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Elsie Widdowson was one of the leading and most beloved British nutritionists of the 20th century. She’s best known as half of “McCance and Widdowson,” the authoritative compilation of the nutrient content of British foods first published in 1940. “There is no branch of nutrition science, past or present, that has not been influenced in some way by the results of her pioneering work,” said the British Nutrition Foundation.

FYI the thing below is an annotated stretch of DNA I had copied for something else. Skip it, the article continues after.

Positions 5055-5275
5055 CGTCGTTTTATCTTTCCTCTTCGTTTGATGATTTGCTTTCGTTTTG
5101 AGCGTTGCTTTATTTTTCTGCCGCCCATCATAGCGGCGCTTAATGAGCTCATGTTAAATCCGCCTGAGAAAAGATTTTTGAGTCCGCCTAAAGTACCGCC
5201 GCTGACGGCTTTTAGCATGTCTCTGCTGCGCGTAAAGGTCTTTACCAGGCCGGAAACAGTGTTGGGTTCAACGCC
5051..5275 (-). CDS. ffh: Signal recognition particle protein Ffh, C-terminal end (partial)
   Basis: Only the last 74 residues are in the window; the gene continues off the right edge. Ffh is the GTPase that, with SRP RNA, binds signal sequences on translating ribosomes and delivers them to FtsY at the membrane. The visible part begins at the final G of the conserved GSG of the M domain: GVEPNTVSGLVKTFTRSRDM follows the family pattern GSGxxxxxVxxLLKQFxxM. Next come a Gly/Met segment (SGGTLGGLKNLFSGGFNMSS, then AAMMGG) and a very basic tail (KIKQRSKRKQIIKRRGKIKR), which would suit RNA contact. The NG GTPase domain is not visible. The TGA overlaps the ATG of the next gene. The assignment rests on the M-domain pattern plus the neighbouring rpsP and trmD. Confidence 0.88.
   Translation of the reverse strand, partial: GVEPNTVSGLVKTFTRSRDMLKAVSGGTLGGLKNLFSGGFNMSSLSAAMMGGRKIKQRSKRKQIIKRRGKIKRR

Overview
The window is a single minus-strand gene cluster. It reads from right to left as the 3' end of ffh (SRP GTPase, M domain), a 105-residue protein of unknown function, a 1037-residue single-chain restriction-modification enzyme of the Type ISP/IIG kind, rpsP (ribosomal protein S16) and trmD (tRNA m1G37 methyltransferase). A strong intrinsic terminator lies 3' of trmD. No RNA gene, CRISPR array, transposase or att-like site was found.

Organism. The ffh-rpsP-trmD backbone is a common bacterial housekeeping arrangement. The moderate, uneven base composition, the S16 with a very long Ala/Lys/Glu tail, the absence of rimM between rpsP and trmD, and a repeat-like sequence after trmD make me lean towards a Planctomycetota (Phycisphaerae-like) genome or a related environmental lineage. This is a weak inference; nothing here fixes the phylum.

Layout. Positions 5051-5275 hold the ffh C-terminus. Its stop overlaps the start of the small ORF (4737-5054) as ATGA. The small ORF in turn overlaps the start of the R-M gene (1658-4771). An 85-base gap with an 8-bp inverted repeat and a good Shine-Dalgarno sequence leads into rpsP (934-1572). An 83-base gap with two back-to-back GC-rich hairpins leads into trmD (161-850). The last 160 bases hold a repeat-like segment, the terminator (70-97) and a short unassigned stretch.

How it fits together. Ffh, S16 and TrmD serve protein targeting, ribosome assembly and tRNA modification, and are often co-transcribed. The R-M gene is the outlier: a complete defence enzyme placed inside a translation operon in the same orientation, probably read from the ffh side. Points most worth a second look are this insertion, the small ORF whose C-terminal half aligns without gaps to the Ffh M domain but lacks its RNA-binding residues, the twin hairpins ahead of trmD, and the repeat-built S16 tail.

With R.A. McCance, her research partner for 60 years, the two experimented on themselves, injecting iron into their bodies to study iron status, and devised a World War II austerity diet of bread, potatoes and cabbage. They demonstrated that it was sufficient to sustain the working population by embarking on a strenuous mountain climb after following the diet for three months. They led the first mandated fortification of foods with vitamins and minerals. During her long career, Widdowson studied the effect of diet on infant growth and the effect of salt deficiency.

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